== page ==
Going Green Isn’t Just for St. Patrick’s Day
On March 17, St. Patrick’s Day, the Irish spirit is in full force as folks put on their favorite green shirt and the Guinness is plentiful. St. Patrick’s Day originated in Ireland, but that doesn’t stop Americans from participating in the Irish celebrations. While “going green” is a requirement on St. Patrick’s Day for fear of getting pinched otherwise, Americans have been trending green in other ways for years now.
Below are a few more reasons to celebrate:
Just looking at the chart below you can see how “green” the air is in North America. In this study the World Health Organization illustrates the globe’s air quality by measuring the amount of fine particulate matter (PM 2.5) in the air. Americans can breathe a sigh of relief knowing aggregate emissions (of the six most common pollutants) have trended lower since the first Earth Day in 1970, according to the EPA.
There’s a growing demand from investors who want to integrate their social and environmental concerns and beliefs into their investment decisions. This idea of “responsible” investing generally is divided into three categories – Environmental, Social, and Governance (ESG), Socially Responsible Investing (SRI), and Impact Investing. While often used interchangeably, there are differences to each strategy.
Environmental, Social, and Governance (ESG)
ESG refers to the process of evaluating investments based on their environmental, social, and governance practices, which are believed to have a positive impact on long-term performance. By including ESG factors into their analysis, investors are able to identify potential risk and opportunities outside of traditional valuation measures. While there is a socially conscious element to ESG, the main focus remains on financial performance.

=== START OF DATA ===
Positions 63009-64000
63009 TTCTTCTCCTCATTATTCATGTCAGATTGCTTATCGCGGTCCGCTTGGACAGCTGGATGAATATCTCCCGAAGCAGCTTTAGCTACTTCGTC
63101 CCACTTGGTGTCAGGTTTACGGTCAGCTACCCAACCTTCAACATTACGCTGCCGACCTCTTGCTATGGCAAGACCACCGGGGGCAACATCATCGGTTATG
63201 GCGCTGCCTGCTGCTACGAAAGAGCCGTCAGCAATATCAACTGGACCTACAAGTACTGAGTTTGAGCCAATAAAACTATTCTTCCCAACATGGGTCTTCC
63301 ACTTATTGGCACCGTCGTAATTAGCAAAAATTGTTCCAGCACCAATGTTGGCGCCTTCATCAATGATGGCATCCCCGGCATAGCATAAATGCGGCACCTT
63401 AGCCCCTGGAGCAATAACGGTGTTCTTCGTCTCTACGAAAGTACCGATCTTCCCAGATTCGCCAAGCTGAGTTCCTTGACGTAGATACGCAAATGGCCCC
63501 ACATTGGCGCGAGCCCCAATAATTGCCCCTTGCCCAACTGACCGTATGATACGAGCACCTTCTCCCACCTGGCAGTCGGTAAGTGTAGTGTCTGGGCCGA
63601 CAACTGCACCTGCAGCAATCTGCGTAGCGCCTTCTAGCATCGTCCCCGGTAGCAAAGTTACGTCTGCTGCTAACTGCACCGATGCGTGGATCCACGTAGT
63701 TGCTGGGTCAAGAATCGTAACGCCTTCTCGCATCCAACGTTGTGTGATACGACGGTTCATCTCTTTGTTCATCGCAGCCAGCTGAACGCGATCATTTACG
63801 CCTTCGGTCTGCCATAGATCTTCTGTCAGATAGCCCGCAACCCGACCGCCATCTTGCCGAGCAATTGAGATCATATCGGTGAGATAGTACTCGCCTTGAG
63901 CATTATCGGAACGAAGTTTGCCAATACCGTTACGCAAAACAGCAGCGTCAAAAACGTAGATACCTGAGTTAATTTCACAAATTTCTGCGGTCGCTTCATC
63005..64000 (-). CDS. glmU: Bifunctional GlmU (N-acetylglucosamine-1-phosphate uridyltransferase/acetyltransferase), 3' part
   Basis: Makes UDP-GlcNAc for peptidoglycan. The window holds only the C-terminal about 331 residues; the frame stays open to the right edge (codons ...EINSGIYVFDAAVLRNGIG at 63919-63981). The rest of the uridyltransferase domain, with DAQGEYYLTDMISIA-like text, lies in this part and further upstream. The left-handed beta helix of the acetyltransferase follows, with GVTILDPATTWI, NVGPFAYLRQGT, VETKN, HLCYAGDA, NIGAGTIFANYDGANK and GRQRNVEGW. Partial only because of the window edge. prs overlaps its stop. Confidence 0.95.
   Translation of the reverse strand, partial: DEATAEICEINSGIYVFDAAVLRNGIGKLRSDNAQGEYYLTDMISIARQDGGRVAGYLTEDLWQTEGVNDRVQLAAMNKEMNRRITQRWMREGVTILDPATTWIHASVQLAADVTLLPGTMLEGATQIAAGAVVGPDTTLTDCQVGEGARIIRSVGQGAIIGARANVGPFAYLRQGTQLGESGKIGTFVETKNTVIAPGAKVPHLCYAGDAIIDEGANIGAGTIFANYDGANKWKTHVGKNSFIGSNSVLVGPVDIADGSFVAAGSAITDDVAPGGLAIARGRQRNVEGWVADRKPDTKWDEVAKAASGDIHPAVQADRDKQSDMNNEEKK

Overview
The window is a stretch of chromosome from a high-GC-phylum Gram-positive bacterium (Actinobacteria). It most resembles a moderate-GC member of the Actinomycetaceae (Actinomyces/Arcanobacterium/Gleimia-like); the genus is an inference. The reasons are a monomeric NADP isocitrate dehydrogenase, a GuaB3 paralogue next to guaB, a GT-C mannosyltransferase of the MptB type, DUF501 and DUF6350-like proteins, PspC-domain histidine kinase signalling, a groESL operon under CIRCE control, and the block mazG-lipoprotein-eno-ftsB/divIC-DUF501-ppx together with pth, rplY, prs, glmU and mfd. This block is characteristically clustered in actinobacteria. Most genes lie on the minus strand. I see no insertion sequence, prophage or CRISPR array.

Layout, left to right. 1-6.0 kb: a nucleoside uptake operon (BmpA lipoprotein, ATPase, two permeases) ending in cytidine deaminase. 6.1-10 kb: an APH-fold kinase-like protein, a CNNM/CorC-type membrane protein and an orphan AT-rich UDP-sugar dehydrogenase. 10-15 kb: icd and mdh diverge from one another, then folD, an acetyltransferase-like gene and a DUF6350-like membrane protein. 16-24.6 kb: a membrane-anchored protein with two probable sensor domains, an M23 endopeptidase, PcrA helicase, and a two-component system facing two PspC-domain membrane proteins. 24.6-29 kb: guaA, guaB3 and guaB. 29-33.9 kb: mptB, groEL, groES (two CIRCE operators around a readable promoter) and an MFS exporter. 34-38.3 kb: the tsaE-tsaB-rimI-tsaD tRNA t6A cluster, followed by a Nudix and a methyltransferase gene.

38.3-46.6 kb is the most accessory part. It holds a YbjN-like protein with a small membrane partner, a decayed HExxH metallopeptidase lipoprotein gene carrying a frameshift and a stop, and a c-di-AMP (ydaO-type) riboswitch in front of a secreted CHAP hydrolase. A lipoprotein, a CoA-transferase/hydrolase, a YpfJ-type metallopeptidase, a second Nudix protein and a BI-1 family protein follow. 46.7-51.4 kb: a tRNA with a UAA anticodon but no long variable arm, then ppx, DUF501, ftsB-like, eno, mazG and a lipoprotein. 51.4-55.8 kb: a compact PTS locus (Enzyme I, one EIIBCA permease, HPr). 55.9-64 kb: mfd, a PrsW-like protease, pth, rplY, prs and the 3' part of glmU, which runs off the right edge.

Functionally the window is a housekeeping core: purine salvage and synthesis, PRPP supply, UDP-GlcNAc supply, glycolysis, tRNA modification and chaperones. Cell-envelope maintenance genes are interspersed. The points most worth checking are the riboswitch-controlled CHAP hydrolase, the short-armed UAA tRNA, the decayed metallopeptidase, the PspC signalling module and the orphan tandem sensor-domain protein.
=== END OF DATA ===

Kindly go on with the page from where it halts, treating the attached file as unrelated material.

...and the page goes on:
Socially Responsible Investing
SRI goes one step beyond ESG by actively eliminating investments that investors dislike for ethical or value-based reasons. These guidelines can be established by one’s religion, personal values, or political beliefs. Unlike ESG, which uses the analysis just for valuation purposes, SRI uses ESG factors to screen investments and eliminate certain exposure. For instance, one may choose to invest in an SRI mutual fund that avoids any investment in tobacco companies. SRI typically tries to balance the objective of maximizing returns with positive social outcomes.
Impact investing is a subset of SRI, but instead of focusing on avoiding harm, impact investing actively seeks to invest in companies and organizations that generate beneficial social and environmental outcomes, such as, investing in a company that research and develops components used in solar panels. Impact investing aims to harness the power of investing to do good for society by choosing investments that have a positive impact. While financial return is still important, it is usually viewed as a secondary objective.
How We Can Help
Our specialty is building customized investment portfolio solutions for our clients. This does not stop at taking your risk tolerance, goals, and objectives into account. We want our clients to be comfortable with their investments and their potential impact. If you have questions on how you can make your portfolio more socially conscious to align with your personal social and environmental views, please contact us.